Draken Kalahari

We spotted the Draken Kalahari on a Facebook watch group and were over the moon when we got the opportunity to try the watch for ourselves. Does it live up to its promise?

A Week on the Wrist – Draken Kalahari

The Draken Kalahari is a desert-themed tool watch with some unique features. First up, full credit to Draken for creating a watch that is neither a dress watch, racing chronograph nor a diver – there are so few bands exploring territory outside of these staples and it’s great to see something different. The watch is a rugged tool watch that is inspired by aviation but is certainly not your standard aviator’s timepiece!


The case is 44mm but looks even bigger thanks to the large dial. It’s comfortable on the wrist and heavy enough to feel rugged but not off-balance. The watch has two screw in crowns – the top one controls the time and the second rotates an internal bezel to track a second time zone. Everything you touch feels well-finished and smooth to the touch, and it combines a bead blasted finish with knurled edges for an aesthetically pleasing look.

Instead of having the brand name on the dial, it is engraved into the side of the watch case. This is something that divides opinion – when Invicta do it it is ridiculed but it’s considered fine for Blancpain. I found the engraving was okay – it didn’t distract me nor look out of place. The crowns are, unusually, inset with luminescent material. A cool touch which added to the feeling of quality. The case back is, unusually, neither display or steel but instead has an attractive moulded pattern and the Draken logo. A watch that is as well-built in the metal as it looks in photographs. If we had to find a fault it is that something this big and heavy is not a good choice as a daily wearer – but we doubt many buyers would choose the Draken Kalahari as their only watch!

Dial and hands

The dial in the sample we were lent for the review is a multi-layered sand-colour. It’s an unusual choice and one that really makes the watch stand out. Unusually, the entire dial is made of luminescent material and it glows like a torch after exposure to sunlight. The date is taken care of with a little wheel, as is the power reserve indicator which is actually a disc that moves around the dial to show how much energy the watch has left before it needs a wind (or a shake). We’ve never seen a power reserve like this before, which is courtesy of the watch’s Seiko NE57 movement which has a central power reserve needle rather than putting it in the usual sub-dial. It’s a neat touch and we liked the chunky styling.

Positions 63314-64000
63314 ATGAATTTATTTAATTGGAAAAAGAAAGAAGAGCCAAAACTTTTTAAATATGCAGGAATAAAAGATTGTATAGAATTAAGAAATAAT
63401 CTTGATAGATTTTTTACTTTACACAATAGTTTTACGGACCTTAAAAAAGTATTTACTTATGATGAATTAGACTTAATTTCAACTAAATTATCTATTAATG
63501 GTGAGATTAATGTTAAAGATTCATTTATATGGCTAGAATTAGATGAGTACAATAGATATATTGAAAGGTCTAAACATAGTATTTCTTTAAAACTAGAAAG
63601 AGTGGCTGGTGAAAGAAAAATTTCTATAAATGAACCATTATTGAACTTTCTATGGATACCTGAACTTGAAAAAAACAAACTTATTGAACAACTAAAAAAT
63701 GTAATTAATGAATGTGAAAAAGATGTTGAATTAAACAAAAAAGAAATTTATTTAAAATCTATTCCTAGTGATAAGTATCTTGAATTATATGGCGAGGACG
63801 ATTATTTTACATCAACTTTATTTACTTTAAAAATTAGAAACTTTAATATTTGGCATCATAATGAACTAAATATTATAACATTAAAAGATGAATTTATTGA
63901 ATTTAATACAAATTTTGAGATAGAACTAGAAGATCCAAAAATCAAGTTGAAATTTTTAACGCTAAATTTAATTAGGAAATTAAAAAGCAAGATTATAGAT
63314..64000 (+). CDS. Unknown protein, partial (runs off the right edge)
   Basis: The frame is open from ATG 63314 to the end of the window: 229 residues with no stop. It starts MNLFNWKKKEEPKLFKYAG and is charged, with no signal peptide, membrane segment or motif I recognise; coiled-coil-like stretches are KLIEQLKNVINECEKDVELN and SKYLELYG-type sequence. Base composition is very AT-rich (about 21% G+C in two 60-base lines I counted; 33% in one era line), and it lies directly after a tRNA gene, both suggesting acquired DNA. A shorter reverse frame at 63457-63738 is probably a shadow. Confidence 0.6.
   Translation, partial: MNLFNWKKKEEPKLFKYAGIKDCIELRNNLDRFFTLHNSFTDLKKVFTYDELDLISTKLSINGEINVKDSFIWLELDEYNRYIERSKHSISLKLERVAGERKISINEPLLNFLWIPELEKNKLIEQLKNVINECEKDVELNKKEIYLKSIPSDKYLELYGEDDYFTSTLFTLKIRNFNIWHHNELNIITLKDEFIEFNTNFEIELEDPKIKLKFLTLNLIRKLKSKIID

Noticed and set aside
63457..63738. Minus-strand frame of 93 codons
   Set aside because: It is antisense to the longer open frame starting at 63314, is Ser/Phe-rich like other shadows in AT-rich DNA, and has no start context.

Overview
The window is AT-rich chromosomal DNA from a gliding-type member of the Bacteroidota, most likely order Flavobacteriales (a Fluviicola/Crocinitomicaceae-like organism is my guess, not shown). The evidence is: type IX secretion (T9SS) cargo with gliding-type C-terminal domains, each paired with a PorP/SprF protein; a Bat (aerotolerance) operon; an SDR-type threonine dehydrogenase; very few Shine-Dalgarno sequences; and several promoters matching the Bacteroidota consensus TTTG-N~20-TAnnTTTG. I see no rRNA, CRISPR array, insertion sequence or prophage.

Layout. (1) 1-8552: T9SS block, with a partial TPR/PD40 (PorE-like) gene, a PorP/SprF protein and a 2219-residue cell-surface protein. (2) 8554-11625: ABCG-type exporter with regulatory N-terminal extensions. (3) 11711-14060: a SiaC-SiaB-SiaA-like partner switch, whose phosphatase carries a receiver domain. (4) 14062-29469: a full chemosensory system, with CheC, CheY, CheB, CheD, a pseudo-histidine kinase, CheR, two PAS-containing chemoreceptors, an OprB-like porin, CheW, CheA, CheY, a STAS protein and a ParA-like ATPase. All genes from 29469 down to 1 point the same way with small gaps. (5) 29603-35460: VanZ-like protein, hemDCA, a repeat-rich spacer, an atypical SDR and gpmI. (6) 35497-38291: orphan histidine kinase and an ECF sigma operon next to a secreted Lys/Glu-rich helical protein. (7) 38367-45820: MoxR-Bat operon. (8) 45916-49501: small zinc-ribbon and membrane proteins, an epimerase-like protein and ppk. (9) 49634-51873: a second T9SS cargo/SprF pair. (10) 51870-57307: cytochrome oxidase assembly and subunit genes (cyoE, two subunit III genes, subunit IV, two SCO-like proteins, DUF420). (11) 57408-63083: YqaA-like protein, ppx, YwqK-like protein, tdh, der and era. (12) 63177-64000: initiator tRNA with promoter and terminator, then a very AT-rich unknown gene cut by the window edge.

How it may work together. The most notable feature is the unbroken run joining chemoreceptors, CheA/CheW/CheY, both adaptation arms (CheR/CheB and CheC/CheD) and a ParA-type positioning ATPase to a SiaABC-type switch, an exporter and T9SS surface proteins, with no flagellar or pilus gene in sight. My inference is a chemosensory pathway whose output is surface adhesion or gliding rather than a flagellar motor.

The hands are of a skeletonised design which would normally cause problems with legibility but in darkness, they are silhouetted against the dial thanks to its lume and it’s easy to read. The only question mark we had was over the date. It’s in a wheel but the dates are so small they are hard to read – maybe a traditional date-wheel would have been better. We always complain when watches don’t have a date so won’t take off too many marks for this! We found the dial a little plain thanks to the large wheel. A traditional “logo” might have looked odd when it rotated around the dial but some kind of visual offset to the power reserve indicator would have balanced things just a little better.

Strap and Buckle

The watch comes on a nice leather-backed canvas strap. By the time the review watch reached us it was broken in nicely and very comfortable to wear. Some watch brands skimp and save on straps, but this one doesn’t need swapping as soon as you take the watch out of its box. Another cool feature is that the OEM straps have a quick release pin, to make swapping straps a cinch!

What We Liked

  • It looks like no other watch – and we love its design
  • The full-lume dial is really legible and sets it aside from the crowd
  • It’s the perfect size and weight for a tool watch, feeling really solid

What We Didn’t Like

  • The date printing is tiny and difficult to read – but we’d rather have it than not!
  • The dial is a little plain and lacks visual balance thanks to the large power indicator wheel
  • It’s a bit too bulky to use as a daily wearer

Draken Kalahari – the WRUK Verdict

For the first time in a WRUK review we struggled to find three things we didn’t like about the watch. It’s big, heavy and functional – and if that’s what you want you won’t find many better choices. We think Draken have knocked it out of the park with the Kalahari and we recommend anyone sitting on the fence to go ahead and take a punt on Kickstarter!

Buy a Draken Kalahari

You can still bid for a Draken Kalahari on Kickstarter, but be quick as there is not long left to get it at the discounted pre-order price of NZ $634 (about £324). There are loads of choices of case, dial and strap so we are sure you’ll find something you like.

By Mike Richmond

Mike spends what little spare time he has writing for WRUK; and what little money he makes building up his collection of timepieces.

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